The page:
When using the standard machine, the cost in the UK to generate 1,000 litres of Anolyte ANK is about £3–£5, this price is dependent on the costs obtained by the customer for salt and the kWh electricity charge rate. One litre of anolyte can dose 1,000 litres of water at 0.5ppm of FAC, making it a cost-effective alternative to disinfection chemicals.
The ELA 200 machine
Envirolyte standard machines produce two basic fluid types: anolyte and catholyte. They have the ability to destroy micro-organisms such as Legionella pneumophila, Pseudomonas, Botrytis fungus, Salmonella, E. coli, Listeria and Anthrax spores and biofilms.
Anolyte is a strong oxidising solution and can be made within a pH range of 2.5 and 8.5, but for most applications it is produced within a neutral pH band of 6.5 to 7. The Oxidation-Reduction Potential (ORP) is between +600 to +1200 mV. It is a highly potent bactericide that can be used as a broad spectrum germicidal agent to kill all types of micro-organisms including viruses, fungi and bacteria; it will achieve an log 8 reduction of E. coli within 10 seconds.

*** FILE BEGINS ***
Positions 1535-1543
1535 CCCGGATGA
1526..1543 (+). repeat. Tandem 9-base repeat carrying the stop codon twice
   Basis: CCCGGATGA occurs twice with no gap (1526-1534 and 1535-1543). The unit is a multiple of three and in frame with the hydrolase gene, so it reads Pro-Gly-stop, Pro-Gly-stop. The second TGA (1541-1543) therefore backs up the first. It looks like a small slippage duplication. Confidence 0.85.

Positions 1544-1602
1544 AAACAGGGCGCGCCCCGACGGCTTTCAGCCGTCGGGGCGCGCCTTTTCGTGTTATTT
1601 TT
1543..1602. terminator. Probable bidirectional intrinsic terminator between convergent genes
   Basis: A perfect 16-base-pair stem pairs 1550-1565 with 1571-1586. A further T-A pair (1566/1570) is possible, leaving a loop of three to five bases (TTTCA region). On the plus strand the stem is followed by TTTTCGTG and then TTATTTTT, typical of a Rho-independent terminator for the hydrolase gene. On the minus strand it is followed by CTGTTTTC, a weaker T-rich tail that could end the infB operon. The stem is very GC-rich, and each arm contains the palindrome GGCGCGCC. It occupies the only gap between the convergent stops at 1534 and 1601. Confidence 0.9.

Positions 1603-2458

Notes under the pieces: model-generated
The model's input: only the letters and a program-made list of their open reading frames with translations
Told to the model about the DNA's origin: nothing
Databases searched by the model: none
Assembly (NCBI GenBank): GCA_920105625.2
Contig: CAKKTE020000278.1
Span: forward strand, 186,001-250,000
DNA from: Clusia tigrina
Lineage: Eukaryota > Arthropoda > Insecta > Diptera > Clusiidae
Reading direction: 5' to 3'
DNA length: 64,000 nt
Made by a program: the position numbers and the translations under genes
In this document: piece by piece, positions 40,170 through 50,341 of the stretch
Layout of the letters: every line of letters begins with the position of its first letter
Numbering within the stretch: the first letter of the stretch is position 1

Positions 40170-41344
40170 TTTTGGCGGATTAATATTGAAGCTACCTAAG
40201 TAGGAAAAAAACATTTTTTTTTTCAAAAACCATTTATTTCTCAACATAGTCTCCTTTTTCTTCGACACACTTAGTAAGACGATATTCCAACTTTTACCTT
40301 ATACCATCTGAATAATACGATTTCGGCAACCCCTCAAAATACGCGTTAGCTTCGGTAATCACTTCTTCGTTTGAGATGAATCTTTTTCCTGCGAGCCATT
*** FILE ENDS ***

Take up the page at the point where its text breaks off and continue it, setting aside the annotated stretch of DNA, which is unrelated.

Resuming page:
As a biocidal liquid, it provides the cleaning strengths and benefits of chlorine, but without many of the hazards. The anolyte will also remain stable and active in storage for up to 18 months, making it an ideal cold sterilisation tool that possess excellent sporicidal, fungicidal and bactericidal killing power.
Catholyte is a byproduct made during the production of anolyte on the standard machines. The liquid is an anti-oxidising, mild alkaline solution within a pH10.5–12.0 range and an ORP of – 600 to – 900 mV. Catholyte solutions potentially can be used as a degreaser, detergent, cleaning aid or flocculation product.